Editor-in-Chief & Publisher: MIR JAVED RAHMAN


La La Land


Issue Date 11 - 17 Feb, 2017 at 2:00 PM

La La Land

After Whiplash if anyone had doubts about Damien Chazelle’s talent as a director with vision, they should give La La Land a look. Even though it’s not with as voracious an energy as Whiplash, it has charm and ambiance that take you on a ride that might not blow you away; the film, instead, tries a different approach then Whiplash, painting a canvas of a world imbued with fantasy that never really let’s go of reality.
Also written by Chazelle, the romantic musical-drama has a firm grip on its main theme of finding one’s place in the sun. The idea, bursting out of everyone, is blazingly conveyed in the film’s opening sequence in a Los Angeles freeway traffic jam, where the commuters jump out and sing and dance about their dreams, aspirations and what they have on the line in the peppy musical number Another Day Of Sun. Shot beautifully with a crane and just three cuts, the way the film is edited and executed becomes a recurring theme. Chazelle keeps the shots long and edits the cuts clean throughout.
As the opening song says, our leads are not an exception to the theme; Mia (Emma Stone a star that shines brightest), in a Prius, is a barista, but wants to be an actress. Driving a Buick convertible on the same freeway is, Sebastian (Ryan Gosling), an emphatic jazz pianist who plays Christmas carols in restaurants, and later, is in a party-band that gigs at end gatherings. They meet clash, and repeat the circle, while singing and dancing their feelings for each other in what is their idealistic part of life, in a setting right out of Hollywood’s golden musical years of the 40s and 50s.
Then as the movie progresses, they mature and their musical numbers are reduced while the two again try to find themselves and a place for each other in the world of dreams that is LA.
Beautifully made, with definite colors and moods as a visual narrative device, the film carries on its dream-like state of a world where most probably not all dreams will come true; here, as in the real-world, you will leave things, get others, and move on.
The metaphor for LA is that of a perpetual limbo (also the LA of the title); here the weather doesn’t change, nor does the setting and time belong to any era in particular. The era in the film is irrelevant and unheeding to technology – regardless of the Priuses or the iPhones.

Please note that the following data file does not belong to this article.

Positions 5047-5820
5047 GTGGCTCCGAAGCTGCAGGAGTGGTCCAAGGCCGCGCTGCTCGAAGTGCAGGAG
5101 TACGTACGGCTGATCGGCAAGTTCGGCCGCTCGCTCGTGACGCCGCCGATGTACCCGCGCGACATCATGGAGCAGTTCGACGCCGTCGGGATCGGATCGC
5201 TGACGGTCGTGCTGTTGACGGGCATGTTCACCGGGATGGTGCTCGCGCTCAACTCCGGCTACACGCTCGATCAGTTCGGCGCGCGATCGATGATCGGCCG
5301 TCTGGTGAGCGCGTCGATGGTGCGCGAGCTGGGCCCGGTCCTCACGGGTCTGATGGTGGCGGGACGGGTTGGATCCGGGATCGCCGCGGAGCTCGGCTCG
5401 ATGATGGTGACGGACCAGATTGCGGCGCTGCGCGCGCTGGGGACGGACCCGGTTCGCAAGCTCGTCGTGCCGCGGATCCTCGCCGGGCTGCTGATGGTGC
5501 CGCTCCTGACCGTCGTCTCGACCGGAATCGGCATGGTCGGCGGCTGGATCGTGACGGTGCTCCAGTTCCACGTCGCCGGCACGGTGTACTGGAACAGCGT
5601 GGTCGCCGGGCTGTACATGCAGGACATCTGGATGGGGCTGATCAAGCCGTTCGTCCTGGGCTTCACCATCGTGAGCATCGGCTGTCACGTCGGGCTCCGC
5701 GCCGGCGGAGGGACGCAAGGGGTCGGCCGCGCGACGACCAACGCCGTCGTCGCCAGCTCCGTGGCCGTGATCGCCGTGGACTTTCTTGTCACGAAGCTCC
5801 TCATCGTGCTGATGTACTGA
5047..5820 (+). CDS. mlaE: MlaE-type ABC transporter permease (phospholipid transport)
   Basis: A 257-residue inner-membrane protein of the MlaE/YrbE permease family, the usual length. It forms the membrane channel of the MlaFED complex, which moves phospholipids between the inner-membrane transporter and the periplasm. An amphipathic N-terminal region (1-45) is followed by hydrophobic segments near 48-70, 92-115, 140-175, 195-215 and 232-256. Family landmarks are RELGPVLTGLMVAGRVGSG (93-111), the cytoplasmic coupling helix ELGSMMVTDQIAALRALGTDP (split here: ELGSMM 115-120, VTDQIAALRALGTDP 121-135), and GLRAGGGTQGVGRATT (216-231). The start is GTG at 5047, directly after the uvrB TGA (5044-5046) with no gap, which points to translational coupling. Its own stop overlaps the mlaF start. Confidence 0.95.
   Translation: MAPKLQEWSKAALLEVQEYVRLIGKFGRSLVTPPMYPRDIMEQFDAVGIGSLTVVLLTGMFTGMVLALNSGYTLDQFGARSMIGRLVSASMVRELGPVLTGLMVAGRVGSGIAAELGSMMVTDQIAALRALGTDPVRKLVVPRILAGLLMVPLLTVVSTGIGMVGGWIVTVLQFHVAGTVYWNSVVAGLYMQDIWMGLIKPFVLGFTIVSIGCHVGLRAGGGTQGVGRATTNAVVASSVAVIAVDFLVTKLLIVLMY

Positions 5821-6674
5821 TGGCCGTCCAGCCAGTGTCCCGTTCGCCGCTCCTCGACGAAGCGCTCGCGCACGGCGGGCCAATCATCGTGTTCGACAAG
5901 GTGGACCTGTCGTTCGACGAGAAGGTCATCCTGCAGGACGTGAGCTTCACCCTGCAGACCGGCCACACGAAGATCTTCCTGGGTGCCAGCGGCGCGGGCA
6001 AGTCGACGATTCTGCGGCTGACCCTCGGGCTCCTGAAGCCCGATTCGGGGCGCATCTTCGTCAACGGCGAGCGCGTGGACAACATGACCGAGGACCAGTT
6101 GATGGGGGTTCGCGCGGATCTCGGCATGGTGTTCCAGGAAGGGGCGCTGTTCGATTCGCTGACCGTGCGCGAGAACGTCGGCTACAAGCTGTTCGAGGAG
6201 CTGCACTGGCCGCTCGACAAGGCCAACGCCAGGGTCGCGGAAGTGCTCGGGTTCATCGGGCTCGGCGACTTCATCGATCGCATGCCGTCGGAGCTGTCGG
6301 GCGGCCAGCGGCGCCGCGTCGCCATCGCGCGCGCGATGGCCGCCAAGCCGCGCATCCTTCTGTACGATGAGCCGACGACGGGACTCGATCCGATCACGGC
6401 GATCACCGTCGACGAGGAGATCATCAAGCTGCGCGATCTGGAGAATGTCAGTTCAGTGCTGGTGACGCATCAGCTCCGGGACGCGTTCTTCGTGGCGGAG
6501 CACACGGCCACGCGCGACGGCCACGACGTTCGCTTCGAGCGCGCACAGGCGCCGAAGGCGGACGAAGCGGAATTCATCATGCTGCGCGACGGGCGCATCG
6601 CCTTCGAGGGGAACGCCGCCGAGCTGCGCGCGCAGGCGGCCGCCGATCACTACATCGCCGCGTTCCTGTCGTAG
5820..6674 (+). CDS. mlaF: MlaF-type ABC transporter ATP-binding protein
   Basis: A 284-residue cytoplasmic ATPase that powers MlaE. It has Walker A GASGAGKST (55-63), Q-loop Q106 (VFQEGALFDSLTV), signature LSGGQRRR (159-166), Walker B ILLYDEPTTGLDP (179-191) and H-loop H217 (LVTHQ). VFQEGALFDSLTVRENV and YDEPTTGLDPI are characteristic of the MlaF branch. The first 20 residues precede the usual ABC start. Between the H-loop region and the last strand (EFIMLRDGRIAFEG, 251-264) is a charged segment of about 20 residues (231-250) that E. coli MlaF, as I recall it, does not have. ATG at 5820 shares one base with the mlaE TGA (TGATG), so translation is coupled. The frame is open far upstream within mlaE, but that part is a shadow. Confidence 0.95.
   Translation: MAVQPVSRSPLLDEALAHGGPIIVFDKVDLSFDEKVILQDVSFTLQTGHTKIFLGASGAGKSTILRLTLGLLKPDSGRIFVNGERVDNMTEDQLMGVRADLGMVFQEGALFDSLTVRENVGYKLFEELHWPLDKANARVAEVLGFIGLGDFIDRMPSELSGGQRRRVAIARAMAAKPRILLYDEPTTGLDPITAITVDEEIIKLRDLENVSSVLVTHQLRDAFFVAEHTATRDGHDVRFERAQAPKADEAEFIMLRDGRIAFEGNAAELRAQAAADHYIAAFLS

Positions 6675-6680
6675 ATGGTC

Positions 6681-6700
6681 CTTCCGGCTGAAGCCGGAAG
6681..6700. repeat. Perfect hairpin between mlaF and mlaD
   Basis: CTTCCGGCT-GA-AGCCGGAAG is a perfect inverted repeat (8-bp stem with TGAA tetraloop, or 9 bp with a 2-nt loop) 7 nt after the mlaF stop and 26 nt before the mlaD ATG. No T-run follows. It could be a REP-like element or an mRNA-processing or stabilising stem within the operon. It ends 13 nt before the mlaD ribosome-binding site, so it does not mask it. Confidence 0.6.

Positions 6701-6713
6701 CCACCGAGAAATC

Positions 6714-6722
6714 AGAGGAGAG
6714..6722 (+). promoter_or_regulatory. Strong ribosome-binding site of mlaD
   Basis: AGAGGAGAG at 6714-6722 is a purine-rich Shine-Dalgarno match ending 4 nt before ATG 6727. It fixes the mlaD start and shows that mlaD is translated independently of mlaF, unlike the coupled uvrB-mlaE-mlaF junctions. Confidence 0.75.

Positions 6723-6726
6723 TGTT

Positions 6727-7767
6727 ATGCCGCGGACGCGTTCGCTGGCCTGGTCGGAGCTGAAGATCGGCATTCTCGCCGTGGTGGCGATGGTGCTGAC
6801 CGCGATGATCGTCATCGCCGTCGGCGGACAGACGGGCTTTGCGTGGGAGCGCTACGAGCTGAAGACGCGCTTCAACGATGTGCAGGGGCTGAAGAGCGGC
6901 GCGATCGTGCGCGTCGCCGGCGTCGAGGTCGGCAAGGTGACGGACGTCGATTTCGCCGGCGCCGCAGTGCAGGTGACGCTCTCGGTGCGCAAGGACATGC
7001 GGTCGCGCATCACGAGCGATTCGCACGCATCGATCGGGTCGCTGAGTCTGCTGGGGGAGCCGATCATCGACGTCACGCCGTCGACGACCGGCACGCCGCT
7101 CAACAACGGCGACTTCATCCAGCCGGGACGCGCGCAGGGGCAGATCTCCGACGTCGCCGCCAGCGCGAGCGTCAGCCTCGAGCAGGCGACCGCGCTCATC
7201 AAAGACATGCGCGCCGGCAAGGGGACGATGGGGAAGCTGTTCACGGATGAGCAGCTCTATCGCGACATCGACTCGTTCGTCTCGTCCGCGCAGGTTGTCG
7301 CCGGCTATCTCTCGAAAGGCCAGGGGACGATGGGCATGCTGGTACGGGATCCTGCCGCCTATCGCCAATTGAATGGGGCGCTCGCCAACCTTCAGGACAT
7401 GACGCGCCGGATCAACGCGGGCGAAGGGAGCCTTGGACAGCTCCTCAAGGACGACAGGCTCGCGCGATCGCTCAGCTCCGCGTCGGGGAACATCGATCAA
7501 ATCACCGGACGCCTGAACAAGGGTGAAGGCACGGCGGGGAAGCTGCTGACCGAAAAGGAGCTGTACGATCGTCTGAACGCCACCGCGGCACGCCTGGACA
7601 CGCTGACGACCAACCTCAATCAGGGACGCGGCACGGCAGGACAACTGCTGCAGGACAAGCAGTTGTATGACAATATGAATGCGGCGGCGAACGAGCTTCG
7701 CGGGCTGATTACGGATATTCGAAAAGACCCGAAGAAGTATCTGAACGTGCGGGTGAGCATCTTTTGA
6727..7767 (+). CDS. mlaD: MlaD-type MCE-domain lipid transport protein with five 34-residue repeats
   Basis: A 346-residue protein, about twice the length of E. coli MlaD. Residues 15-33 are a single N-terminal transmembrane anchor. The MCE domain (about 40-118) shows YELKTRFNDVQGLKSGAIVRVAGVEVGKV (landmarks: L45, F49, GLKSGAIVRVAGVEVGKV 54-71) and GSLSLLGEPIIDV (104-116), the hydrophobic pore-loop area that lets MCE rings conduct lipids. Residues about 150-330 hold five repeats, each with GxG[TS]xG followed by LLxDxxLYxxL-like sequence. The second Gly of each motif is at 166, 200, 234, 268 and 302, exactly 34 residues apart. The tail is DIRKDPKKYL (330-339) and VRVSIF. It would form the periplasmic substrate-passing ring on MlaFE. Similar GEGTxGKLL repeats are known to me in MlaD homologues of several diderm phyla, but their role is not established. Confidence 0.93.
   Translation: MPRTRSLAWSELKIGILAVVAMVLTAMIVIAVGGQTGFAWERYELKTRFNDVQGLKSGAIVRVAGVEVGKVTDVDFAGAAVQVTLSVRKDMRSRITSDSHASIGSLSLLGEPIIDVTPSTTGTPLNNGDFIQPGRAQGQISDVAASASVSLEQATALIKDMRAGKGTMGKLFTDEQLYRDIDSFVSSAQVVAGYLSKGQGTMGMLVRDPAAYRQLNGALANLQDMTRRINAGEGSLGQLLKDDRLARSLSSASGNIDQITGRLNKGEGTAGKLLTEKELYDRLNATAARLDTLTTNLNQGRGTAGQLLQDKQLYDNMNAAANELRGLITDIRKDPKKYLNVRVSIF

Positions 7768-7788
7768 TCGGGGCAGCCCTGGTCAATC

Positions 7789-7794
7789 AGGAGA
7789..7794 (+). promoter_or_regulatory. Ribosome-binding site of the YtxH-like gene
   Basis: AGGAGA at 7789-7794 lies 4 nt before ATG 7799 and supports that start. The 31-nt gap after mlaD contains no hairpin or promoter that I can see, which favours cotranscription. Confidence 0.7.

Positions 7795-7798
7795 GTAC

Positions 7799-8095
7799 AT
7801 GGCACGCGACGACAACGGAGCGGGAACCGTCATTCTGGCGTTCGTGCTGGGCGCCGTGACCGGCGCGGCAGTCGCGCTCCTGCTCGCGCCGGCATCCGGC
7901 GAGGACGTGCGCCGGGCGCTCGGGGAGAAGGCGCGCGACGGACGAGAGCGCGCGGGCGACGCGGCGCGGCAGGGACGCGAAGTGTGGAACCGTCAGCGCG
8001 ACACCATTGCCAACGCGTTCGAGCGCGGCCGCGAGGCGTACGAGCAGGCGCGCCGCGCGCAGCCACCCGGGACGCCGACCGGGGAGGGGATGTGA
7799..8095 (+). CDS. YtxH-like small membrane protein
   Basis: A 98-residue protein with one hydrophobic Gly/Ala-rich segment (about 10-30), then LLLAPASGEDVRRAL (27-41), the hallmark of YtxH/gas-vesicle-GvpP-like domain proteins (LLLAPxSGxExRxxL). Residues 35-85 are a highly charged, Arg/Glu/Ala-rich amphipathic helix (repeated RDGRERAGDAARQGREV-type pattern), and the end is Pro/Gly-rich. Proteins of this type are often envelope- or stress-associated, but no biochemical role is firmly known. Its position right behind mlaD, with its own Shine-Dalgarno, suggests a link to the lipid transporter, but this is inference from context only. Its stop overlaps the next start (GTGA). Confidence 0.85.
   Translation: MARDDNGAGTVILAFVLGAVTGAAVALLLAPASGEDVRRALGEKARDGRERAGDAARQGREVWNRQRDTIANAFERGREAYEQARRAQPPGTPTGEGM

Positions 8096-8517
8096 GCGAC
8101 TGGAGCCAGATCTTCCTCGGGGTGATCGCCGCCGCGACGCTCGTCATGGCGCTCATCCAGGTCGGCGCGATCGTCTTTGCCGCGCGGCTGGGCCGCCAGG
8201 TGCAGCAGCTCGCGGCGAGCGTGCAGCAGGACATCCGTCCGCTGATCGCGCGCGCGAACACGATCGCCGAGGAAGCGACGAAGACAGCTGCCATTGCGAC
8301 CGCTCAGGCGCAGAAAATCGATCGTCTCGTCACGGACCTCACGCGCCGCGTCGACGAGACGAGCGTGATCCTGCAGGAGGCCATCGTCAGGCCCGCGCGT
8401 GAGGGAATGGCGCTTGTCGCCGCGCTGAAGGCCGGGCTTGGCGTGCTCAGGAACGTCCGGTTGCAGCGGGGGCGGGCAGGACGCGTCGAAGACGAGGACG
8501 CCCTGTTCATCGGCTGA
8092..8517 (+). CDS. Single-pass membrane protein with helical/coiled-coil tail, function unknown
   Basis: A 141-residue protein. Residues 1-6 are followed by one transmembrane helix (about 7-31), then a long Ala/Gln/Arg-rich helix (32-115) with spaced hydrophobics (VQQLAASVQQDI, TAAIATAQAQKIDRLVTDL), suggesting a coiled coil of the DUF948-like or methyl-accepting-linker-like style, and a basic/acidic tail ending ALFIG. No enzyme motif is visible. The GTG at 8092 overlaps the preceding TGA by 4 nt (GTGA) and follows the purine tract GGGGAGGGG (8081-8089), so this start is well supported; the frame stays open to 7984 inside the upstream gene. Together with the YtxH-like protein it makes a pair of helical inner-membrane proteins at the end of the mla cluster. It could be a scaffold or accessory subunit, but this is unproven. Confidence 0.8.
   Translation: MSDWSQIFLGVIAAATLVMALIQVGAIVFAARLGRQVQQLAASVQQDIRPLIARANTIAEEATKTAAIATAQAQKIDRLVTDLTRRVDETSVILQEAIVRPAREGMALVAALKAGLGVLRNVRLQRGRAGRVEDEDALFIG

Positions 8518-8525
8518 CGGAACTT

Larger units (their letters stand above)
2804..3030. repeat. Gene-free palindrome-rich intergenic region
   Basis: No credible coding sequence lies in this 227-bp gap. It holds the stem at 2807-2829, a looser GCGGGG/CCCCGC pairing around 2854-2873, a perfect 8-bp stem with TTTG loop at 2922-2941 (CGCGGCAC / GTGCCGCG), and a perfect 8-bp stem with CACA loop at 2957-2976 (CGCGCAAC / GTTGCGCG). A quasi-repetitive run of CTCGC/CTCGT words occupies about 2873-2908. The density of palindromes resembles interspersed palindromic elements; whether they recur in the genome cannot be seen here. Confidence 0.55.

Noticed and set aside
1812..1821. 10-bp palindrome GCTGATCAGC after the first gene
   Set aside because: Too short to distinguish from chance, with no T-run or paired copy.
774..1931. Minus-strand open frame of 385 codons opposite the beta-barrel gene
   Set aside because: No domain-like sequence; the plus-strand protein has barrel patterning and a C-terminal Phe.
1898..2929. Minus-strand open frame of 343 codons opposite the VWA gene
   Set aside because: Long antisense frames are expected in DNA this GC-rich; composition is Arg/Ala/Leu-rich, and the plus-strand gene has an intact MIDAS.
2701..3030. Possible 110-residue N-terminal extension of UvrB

A quality score from Justin Hurwitz with floating dream-like cinematography by Linus Sandgren, La La Land is a quality film in a season of quality films. •

La La Land is a quality film in a season of quality films.


Hacksaw Ridge

Hacksaw Ridge

Mel Gibson with Hacksaw Ridge proves in big ways that he still has the chops in the direction seat. He may not be subtle with his selection of story or its visual narrative, but he is a master of his element, who knows how to put a movie together and not lose the aesthetic.
The movie is based on a true story of Desmond Doss (Andrew Garfield), a conservative Christian from Virginia at the time of the WWII, who joins the Army to serve as combat medic. He won’t kill anyone or learn to kill, which means not even touching a rifle in training. By the end of his military career, Doss stands tall as a conscientious objector and a person who served his country.
The movie pans out from his childhood with his brother, an alcoholic father (Hugo Weaving) who still suffers from emotional trauma of WWI and a suffering devout religious mother (Rachel Griffiths) who suffers marital abuse but still keeps the family together. As the Second World War began, he finds love with local nurse Dorothy (Teresa Palmer), but still signs up with the military. The calling, for him, is righteous and morally obligatiory.
From then on the real movie starts: it’s a conflict that is rebellious for the military, where someone joins but would not take up arms. For Doss it’s filling a noble right that he can’t ignore. He gets bullied by his fellow trainees and is pressured by his Sergeant (Vince Vaughn) and Captain (Sam Worthington) to leave the military, or adhere to the norm. He ultimately gets to Okinawa, Japan to a steep cliff called the Hacksaw Ridge and saves lives while not taking any.